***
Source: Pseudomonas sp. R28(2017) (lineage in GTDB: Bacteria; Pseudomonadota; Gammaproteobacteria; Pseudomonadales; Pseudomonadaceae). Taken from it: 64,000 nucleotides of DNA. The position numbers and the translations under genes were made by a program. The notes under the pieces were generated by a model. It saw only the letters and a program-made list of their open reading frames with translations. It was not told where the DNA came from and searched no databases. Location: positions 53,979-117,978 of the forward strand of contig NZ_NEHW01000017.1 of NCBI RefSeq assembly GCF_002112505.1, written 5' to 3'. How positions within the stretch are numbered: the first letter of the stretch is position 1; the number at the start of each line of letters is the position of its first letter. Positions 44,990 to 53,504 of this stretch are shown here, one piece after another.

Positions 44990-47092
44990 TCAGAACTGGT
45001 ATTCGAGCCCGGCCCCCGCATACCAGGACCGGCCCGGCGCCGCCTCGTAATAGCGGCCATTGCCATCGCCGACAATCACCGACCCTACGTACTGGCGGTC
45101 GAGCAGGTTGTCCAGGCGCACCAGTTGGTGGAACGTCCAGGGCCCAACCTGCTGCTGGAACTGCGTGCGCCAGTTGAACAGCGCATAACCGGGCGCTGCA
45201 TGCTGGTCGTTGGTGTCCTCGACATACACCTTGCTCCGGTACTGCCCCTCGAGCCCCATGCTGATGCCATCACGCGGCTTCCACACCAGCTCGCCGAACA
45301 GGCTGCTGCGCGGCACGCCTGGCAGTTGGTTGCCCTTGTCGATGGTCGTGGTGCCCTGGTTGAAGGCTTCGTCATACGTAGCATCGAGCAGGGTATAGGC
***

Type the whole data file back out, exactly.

Source: Pseudomonas sp. R28(2017) (lineage in GTDB: Bacteria; Pseudomonadota; Gammaproteobacteria; Pseudomonadales; Pseudomonadaceae). Taken from it: 64,000 nucleotides of DNA. The position numbers and the translations under genes were made by a program. The notes under the pieces were generated by a model. It saw only the letters and a program-made list of their open reading frames with translations. It was not told where the DNA came from and searched no databases. Location: positions 53,979-117,978 of the forward strand of contig NZ_NEHW01000017.1 of NCBI RefSeq assembly GCF_002112505.1, written 5' to 3'. How positions within the stretch are numbered: the first letter of the stretch is position 1; the number at the start of each line of letters is the position of its first letter. Positions 44,990 to 53,504 of this stretch are shown here, one piece after another.

Positions 44990-47092
44990 TCAGAACTGGT
45001 ATTCGAGCCCGGCCCCCGCATACCAGGACCGGCCCGGCGCCGCCTCGTAATAGCGGCCATTGCCATCGCCGACAATCACCGACCCTACGTACTGGCGGTC
45101 GAGCAGGTTGTCCAGGCGCACCAGTTGGTGGAACGTCCAGGGCCCAACCTGCTGCTGGAACTGCGTGCGCCAGTTGAACAGCGCATAACCGGGCGCTGCA
45201 TGCTGGTCGTTGGTGTCCTCGACATACACCTTGCTCCGGTACTGCCCCTCGAGCCCCATGCTGATGCCATCACGCGGCTTCCACACCAGCTCGCCGAACA
45301 GGCTGCTGCGCGGCACGCCTGGCAGTTGGTTGCCCTTGTCGATGGTCGTGGTGCCCTGGTTGAAGGCTTCGTCATACGTAGCATCGAGCAGGGTATAGGC